This process of continuous filtration and recirculation makes the air consistent and high-quality, benefiting industries such as semiconductor manufacturing, pharmaceutical production, and aerospace engineering.

Single pass cleanrooms, on the other hand, work differently. A single pass cleanroom draws air from outside the cleanroom into the plenum where the HEPA fan filter units push the clean filtered air into the cleanroom. The air then travels to the floor and then exits the cleanroom through exhaust grills located on the walls.

Unlike recirculating cleanrooms, single pass cleanrooms do not have temperature control and rely on the cooling of the surrounding warehouse. They are also much cheaper to build and maintain.

The choice between recirculating and single pass cleanrooms depends on the specific requirements of each cleanroom. One will need to take into consideration factors such as the size of the particles that cause issues, energy efficiency, and costs.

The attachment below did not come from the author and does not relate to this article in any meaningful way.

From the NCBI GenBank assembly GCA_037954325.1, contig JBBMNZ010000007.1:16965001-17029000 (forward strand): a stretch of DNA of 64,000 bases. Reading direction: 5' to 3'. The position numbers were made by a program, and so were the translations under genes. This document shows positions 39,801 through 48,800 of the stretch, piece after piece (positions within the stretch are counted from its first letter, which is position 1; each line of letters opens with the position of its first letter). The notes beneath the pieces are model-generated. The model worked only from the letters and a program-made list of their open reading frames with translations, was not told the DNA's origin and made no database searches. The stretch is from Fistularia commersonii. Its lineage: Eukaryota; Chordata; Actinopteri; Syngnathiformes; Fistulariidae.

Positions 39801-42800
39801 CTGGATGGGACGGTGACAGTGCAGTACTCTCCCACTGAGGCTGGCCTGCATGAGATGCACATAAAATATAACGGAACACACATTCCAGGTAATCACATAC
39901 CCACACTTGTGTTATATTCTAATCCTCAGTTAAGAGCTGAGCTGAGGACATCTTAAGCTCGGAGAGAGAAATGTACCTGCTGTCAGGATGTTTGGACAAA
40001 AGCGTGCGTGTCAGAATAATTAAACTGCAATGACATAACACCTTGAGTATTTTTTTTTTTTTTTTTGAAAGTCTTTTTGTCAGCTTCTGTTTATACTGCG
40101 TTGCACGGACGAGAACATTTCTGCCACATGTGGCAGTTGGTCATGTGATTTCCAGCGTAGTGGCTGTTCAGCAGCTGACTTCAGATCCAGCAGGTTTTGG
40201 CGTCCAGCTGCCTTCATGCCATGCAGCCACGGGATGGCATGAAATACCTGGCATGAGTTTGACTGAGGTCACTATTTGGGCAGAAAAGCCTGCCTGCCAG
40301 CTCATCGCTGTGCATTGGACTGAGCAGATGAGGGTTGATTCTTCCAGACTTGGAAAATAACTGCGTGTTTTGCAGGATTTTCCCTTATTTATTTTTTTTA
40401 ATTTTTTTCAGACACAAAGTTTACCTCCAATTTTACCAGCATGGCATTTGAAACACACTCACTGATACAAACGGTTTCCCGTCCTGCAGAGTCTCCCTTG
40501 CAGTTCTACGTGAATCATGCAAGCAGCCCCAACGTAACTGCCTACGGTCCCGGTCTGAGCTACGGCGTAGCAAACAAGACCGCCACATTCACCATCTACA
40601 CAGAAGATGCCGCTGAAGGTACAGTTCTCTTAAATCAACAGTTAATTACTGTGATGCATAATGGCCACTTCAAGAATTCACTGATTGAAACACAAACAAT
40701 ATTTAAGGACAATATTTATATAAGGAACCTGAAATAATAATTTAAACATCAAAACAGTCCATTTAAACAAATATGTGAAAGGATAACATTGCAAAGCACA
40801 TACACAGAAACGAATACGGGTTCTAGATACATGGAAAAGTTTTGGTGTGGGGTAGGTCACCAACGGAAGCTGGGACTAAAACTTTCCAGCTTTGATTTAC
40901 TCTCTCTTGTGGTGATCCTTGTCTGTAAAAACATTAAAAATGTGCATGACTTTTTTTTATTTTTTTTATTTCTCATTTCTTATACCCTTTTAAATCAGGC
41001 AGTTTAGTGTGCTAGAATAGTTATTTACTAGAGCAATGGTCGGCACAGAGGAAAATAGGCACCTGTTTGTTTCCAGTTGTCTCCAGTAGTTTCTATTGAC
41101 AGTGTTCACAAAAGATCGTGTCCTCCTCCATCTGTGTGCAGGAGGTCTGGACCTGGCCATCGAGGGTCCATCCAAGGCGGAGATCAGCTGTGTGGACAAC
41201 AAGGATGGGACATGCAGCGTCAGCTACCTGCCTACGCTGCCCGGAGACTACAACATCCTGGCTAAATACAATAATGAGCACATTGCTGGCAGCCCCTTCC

Other Factors that Influence Air Flow in Cleanrooms

Many other factors can also influence cleanroom air flow.

For starters, the design and layout of the cleanroom may significantly impact it. Well-planned layouts, for instance, may reduce turbulence and improve overall circulation.

Similarly, thoughtful placement of air returns, grills, and other equipment may also improve air flow.

Further, regular maintenance, such as cleaning, inspections, and testing, are necessary in making sure that air is flowing properly. Checking that ducts, vents, and filters are free from unnecessary obstacles helps it stay optimal.

For those looking to upgrade or design a new cleanroom, Allied Cleanrooms offers expert solutions. Contact them today to get a free quote customized to your unique requirements.

The Bottom Line

Cleanroom air flow is an important part of making sure controlled environments stay clean of contaminants. Understanding the different types of air flow systems, pressure control methods, and cleanroom designs helps in selecting the right solution. As technology advances, cleanroom air flow systems will continue to evolve and provide even better contamination control.